There are plenty of things to moan about when it comes to modern American air travel. But one thing gets under the skin of passengers more than any other according to a new survey on airplane etiquette from Expedia.
The Bellevue, Wash.-based travel company reported this week that the “rear-seat kicker” is the most annoying person you could hope to not encounter during a flight. The study sought feedback from 1,005 Americans age 18 and over and 64 percent of respondents cited that behavior as most infuriating.
Inattentive parents — defined as those who have no control or pay no attention to misbehaving kids — were second on the list at 59 percent. Those with poor hygiene or excessive perfume/cologne — the aromatic passenger — were the third least-liked at 55 percent.
Here’s the full list:
- The Rear Seat Kicker (cited by 64 percent of respondents)
- Inattentive Parents (59 percent)
- The Aromatic Passenger (55 percent)
- The Audio Insensitive (49 percent)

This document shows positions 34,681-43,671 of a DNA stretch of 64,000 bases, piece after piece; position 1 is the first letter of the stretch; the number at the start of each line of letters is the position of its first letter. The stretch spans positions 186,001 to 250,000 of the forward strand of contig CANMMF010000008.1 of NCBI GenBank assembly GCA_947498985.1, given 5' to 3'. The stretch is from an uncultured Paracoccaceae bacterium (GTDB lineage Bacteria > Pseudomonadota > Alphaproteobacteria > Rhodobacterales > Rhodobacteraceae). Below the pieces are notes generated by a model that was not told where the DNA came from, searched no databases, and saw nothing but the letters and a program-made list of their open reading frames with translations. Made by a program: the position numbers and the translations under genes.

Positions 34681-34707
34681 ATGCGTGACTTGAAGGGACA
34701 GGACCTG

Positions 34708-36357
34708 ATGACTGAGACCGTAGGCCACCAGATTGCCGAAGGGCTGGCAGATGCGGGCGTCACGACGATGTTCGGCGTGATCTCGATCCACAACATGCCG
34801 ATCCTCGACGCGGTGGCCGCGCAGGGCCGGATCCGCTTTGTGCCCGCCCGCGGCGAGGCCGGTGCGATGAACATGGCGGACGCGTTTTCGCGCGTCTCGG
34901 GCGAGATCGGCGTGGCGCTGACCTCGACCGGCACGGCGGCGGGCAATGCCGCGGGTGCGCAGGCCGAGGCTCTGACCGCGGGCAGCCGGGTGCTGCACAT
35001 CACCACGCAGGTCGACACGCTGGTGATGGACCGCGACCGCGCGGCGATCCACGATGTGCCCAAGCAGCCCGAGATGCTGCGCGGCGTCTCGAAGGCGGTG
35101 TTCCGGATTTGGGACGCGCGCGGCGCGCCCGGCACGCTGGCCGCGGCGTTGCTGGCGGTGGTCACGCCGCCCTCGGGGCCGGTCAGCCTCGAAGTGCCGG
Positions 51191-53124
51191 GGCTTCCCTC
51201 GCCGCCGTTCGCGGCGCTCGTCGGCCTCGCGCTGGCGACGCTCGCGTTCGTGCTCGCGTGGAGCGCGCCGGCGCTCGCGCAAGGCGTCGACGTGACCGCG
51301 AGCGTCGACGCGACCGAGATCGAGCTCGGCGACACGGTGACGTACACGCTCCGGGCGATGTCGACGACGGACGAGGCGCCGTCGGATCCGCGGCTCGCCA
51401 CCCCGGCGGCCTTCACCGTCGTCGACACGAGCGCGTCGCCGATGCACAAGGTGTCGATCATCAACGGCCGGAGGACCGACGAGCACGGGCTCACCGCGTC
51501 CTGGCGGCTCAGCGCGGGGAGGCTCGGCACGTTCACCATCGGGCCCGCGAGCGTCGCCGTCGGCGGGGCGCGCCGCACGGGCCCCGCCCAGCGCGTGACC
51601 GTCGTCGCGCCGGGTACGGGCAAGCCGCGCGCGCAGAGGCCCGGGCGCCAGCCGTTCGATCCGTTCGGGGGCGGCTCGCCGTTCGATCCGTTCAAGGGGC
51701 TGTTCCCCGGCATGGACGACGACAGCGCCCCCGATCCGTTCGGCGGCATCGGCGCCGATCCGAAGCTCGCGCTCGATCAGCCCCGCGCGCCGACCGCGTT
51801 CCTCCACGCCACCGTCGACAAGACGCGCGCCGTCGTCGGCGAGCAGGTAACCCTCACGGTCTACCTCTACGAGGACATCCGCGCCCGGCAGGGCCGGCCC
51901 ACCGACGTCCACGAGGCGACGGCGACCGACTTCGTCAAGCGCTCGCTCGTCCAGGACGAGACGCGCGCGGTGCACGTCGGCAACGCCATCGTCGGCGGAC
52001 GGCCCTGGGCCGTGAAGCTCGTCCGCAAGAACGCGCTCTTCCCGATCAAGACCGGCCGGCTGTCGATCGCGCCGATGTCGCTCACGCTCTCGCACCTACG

- The Boozer (49 percent)
- Chatty Cathy (40 percent)
- The Queue Jumper (35 percent)
- Seat-Back Guy (35 percent)
- The Armrest Hog (34 percent)
- Pungent Foodies (30 percent)
- The Undresser (28 percent)
- The Amorous (28 percent)
- The Mad Bladder (22 percent)
- The Single and Ready to Mingle (18 percent)
That amorous passenger at No. 12 is an interesting one. Couples who display an “inappropriate level of public affection” toward one another on a flight were called out by 28 percent of Americans. But just under 3 percent report having “been physically intimate” with a fellow passenger aboard a plane.
“As we embark on 2017, millions and millions of people will be taking to the air this year, and should know that there’s no better gift you can give to a fellow traveler than respect and generosity,” John Morrey, vice president and general manager of Expedia.com said in a statement. “The Airplane Etiquette study shows that small acts of decorum can go a long way. After all, as it relates to flights, we are quite literally all in this together.”
Despite the many reasons to eye roll the person sitting in front or behind or next to you on a flight, there is some silver lining up there in the clouds. Expedia says 79 percent of those surveyed feel that “for the most part, fellow passengers are considerate of one another.”